The story of the Garden of Eden and the Fall of Man represents a tradition among the Abrahamic peoples, with a presentation more or less symbolical of certain moral and religious truths.

Adam and Eve, according to the creation myth of the Abrahamic religions, were the first man and woman and the ancestors of all humans. The story of Adam and Eve is central to the belief that God created human beings in a Garden of Eden, although they fell away from that state into the present world full of death, evil, pain and suffering.

It provides the basis for the belief that humanity is in essence a single family, with everyone descended from a single pair of original ancestors. It also provides much of the scriptural basis for the doctrines of the fall of man and original sin that are important beliefs in Christianity, but which are not generally held in Judaism or Islam.

Christian theology holds that Adam and Eve lost physical immortality for themselves and all their descendants in the Fall of Man, although this initial “imperishability of the bodily frame of man” was “a preternatural condition”.

The fall of man, or the fall, is a term used in Christianity to describe the transition of the first man and woman from a state of innocent obedience to God to a state of guilty disobedience.

Although not named in the Bible, the doctrine of the fall comes from a biblical interpretation of Genesis chapter 3. At first, Adam and Eve lived with God in the Garden of Eden, but the serpent tempted them into eating the fruit from the tree of knowledge of good and evil, which God had forbidden. After doing so, they became ashamed of their nakedness and God expelled them from the Garden to prevent them from eating from the tree of life and becoming immortal.

For many Christian denominations, the doctrine of the fall is closely related to that of original sin. They believe that the fall brought sin into the world, corrupting the entire natural world, including human nature, causing all humans to be born into original sin, a state from which they cannot attain eternal life without the grace of God.

The Eastern Orthodox Church accepts the concept of the fall but rejects the idea that the guilt of original sin is passed down through generations, based in part on the passage Ezekiel 18:20 that says a son is not guilty of the sins of his father.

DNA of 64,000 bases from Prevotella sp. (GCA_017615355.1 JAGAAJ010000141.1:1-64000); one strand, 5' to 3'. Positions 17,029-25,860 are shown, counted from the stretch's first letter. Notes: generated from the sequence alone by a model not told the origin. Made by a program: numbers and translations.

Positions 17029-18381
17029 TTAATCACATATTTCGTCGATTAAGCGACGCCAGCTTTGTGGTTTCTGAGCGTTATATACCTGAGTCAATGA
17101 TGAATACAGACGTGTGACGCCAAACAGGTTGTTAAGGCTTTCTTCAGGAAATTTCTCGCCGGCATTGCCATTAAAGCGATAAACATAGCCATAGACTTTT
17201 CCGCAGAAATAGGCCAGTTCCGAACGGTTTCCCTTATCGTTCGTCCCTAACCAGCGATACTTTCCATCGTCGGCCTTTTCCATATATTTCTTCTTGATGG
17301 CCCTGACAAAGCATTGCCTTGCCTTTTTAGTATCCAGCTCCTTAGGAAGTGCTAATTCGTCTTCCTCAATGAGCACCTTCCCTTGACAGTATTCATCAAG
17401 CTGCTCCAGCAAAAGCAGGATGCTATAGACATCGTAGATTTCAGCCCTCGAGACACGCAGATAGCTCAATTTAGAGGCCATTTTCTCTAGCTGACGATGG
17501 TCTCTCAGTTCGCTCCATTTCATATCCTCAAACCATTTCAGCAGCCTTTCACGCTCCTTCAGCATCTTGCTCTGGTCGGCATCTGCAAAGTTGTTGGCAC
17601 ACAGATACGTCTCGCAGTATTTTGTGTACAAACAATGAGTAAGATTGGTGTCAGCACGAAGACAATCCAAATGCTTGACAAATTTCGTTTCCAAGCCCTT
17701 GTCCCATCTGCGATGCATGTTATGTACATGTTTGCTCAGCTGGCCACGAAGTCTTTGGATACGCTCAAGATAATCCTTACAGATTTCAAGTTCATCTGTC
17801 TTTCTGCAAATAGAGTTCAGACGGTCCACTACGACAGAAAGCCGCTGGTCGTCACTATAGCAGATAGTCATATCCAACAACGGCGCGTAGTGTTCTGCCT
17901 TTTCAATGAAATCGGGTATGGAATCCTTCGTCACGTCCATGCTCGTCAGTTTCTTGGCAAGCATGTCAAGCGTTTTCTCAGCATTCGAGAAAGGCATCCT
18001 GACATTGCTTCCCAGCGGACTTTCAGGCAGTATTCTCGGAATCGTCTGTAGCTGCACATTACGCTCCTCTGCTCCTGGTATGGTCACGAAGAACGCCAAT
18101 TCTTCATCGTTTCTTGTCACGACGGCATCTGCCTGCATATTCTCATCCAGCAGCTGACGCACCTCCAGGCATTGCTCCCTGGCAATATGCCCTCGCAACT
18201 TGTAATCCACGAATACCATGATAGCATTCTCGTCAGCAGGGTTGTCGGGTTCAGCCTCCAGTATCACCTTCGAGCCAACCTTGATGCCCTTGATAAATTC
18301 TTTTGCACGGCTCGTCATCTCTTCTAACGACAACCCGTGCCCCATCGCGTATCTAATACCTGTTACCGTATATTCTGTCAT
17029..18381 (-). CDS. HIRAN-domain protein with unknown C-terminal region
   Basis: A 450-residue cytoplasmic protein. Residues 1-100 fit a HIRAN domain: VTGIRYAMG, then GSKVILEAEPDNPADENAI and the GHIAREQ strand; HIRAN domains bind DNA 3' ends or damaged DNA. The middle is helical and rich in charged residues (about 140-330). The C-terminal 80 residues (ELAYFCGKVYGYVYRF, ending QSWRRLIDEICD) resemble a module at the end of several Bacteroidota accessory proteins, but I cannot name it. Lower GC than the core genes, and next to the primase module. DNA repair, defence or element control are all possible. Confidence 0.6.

One gets the notion from Genesis’s narrator that by “eating a fruit” one can “obtain knowledge.” This concept appears in Sumerian myths. Kramer has noted that Enki, the god of Wisdom, desires “to know” about several plants in his wife’s garden. Enki’s youngest son, Ningizzida, was Lord of the Tree of Truth, in Mesopotamia and had obtained the secret knowledge of creation.

The tree of the knowledge of good and evil is one of two trees in the story of the Garden of Eden in Genesis 2-3, along with the tree of life. A cylinder seal, known as the temptation seal, from post-Akkadian periods in Mesopotamia (c. 23rd-22nd century BCE), has been linked to the Adam and Eve story.

Assyriologist George Smith (1840-1876) describes the seal as having two facing figures (male and female) seated on each side of a tree, holding out their hands to the fruit, while between their backs is a serpent, giving evidence that the fall of man account was known in early times of Babylonia.

 

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The magic carpet

Posted by Fredsvenn on April 26, 2017

Hratch Kozibeyokian sitt bilde.

Fundamental laws of life recorded in the iconography of an Armenian Khentsoresk rug. 

The reading is:

For the SEED to bloom into ETERNAL life, four essential elements EARTH, WIND, WATER, and FIRE must be present at the same time and place. Each element must contribute it’s POSITIVE (MALE) and NEGATIVE (FEMALE) energy force harmoniously. “SEED” then grows into A TREE OF LIFE. This is true in FOUR CORNERS of THIS WORLD, EVERYWHERE IN BETWEEN, Surrounded with many SUNS, PLANETS, and STARS.

These laws of life are protected and Fortified by three layers of barricades, each with it’s own flanking guard bands.

Truthfully yours,
Hratch Kozibeyokian

Uttu in Sumerian mythology is the goddess of weaving and clothing. She is both the child of Enki and Ninkur. Uttu in Sumerian means “the woven” and she was illustrated as a spider in a web.

The cosmogenic myth common in Sumer was that of the hieros gamos, a sacred marriage where divine principles in the form of dualistic opposites came together as male and female to give birth to the cosmos.

In the epic Enki and Ninhursag, Enki, as lord of Ab or fresh water (also the Sumerian word for semen), is living with his wife in the paradise of Dilmun. Despite being a place where “the raven uttered no cries” and “the lion killed not, the wolf snatched not the lamb, unknown was the kid-killing dog, unknown was the grain devouring boar”, Dilmun had no water and Enki heard the cries of its Goddess, Ninsikil, and orders the sun-God Utu to bring fresh water from the Earth for Dilmun.

The subsequent tale, with similarities to the Biblical story of the forbidden fruit, repeats the story of how fresh water brings life to a barren land. Enki, the Water-Lord then “caused to flow the ‘water of the heart” and having fertilised his consort Ninhursag, also known as Ki or Earth, after “Nine days being her nine months, the months of ‘womanhood’… like good butter, Nintu, the mother of the land, …like good butter, gave birth to Ninsar (“Lady Greenery”)”.

When Ninhursag left him, as Water-Lord he came upon Ninsar (Lady Greenery). Not knowing her to be his daughter, and because she reminds him of his absent consort, Enki then seduces and has intercourse with her.

Ninsar then gave birth to Ninkurra (Lady Fruitfulness or Lady Pasture), and leaves Enki alone again. A second time, Enki, in his loneliness finds and seduces Ninkurra, and from the union Ninkurra gave birth to Uttu (weaver or spider, the weaver of the web of life).